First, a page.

2. Nice post. What would your recommendation be for foot positioning? Split? Parallel? Is there an advantage or disadvantage to either of them? I found that keeping my feet parallel cause excessive back extension. Have you experienced this as well? Thanks!

    • thefitnesschronicle says:

      Ah man you are missing out. It’s definitely one of my favorite moves. Even if you don’t do it, you can still achieve some pretty impressive shoulders. I just find this one to be the best. I never realized how important raw grip strength was until I starting linking the principles of “irradiation.”

      I actually start out with parallel feet when I am warming up with a little lighter weight. I eventually go to a staggered/slight split when I start throwing up some heavier weight. I have found excessive back extension with parallel feet as well so I try to make sure everything is as stable as possible.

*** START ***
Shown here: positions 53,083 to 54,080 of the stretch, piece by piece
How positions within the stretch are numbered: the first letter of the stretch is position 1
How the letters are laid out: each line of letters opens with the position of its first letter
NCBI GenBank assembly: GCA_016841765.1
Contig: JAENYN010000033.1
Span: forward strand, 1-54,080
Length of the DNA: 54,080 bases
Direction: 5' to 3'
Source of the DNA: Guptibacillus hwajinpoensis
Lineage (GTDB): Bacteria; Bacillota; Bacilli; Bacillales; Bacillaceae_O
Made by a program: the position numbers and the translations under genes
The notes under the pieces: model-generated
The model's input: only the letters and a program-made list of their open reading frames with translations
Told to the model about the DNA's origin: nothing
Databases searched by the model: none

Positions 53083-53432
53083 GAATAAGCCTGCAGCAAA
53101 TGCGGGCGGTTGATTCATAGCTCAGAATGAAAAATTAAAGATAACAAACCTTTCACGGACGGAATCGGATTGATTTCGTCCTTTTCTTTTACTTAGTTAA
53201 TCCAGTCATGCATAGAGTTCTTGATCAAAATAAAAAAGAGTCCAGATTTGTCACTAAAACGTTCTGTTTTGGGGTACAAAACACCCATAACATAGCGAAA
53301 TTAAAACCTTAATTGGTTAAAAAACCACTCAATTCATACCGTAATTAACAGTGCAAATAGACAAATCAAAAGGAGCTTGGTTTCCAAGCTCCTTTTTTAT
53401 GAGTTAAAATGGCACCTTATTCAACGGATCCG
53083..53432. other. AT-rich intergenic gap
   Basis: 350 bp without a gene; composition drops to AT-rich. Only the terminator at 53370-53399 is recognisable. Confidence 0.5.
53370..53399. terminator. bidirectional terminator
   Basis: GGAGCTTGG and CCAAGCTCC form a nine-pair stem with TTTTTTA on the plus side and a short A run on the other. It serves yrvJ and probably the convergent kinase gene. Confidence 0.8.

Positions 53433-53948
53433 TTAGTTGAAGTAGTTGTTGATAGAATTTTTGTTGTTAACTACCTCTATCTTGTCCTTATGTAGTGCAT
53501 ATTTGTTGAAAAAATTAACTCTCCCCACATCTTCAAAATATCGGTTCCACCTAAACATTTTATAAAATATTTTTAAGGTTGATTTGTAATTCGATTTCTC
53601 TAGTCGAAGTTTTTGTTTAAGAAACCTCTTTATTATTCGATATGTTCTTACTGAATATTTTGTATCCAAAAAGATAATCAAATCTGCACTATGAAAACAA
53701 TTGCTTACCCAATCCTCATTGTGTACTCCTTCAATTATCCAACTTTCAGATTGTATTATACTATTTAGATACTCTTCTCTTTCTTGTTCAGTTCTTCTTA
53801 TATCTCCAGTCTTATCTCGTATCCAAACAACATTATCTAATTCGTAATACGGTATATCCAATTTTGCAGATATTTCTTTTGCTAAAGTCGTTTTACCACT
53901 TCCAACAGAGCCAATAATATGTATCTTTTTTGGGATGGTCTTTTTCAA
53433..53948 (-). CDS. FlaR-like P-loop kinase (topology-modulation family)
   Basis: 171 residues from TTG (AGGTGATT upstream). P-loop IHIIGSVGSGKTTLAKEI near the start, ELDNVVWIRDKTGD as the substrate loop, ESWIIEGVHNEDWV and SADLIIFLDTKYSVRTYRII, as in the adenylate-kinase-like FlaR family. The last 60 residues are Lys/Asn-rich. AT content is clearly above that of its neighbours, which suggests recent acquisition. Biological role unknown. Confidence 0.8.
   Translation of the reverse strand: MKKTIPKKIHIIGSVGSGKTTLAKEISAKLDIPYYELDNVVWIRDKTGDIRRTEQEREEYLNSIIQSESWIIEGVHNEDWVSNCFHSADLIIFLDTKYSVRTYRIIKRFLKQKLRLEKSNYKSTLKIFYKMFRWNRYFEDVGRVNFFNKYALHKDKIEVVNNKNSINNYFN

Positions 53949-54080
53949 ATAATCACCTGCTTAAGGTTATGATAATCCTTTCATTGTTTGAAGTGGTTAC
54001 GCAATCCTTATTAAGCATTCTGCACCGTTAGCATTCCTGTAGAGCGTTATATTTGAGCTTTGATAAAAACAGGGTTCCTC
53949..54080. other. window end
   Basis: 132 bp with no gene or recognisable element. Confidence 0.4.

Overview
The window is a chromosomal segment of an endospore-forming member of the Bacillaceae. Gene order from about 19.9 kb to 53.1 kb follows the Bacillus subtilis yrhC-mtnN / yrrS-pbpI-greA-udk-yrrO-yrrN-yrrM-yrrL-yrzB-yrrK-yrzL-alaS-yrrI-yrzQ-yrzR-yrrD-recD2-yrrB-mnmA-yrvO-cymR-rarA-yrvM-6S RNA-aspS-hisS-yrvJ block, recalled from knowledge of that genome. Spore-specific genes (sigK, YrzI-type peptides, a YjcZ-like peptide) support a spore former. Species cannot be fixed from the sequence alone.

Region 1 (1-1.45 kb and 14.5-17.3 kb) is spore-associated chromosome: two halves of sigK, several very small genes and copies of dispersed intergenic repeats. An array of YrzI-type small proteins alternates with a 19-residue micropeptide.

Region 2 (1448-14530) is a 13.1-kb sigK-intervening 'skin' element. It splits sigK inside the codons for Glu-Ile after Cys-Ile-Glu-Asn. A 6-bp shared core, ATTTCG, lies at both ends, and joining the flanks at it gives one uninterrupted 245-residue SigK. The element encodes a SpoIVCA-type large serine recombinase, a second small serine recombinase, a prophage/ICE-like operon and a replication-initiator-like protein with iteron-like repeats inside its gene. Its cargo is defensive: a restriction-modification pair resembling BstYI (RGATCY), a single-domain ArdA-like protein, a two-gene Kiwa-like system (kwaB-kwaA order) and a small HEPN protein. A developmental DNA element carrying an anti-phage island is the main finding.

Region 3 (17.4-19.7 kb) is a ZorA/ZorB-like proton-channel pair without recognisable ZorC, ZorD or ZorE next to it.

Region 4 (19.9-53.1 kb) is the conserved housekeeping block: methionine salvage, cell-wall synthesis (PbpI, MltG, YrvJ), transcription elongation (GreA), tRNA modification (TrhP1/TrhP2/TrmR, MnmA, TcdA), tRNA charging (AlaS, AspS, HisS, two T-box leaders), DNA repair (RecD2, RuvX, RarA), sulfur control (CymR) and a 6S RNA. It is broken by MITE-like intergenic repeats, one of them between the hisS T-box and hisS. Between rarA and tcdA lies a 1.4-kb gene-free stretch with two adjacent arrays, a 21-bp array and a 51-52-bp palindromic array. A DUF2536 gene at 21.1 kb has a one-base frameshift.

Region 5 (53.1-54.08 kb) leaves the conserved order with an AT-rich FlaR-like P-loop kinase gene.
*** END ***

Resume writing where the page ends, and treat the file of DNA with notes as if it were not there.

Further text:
3. Andrew says:

    While it is a great exercise, it is also is one of the worst exercises to perform if you have anything wrong at your shoulder. Anybody with impingement, tendonitis, or bursitis should steer clear of this exercise because the motion involved can promote compression of the soft tissues underneath the AC joint.

    Proper form/posture is extremely important!

    • admin says:

      @ Andrew

      Yes that is true. You just have to be smart and use your head. If you have a shoulder problem then obviously this lift won’t be in your every day routine.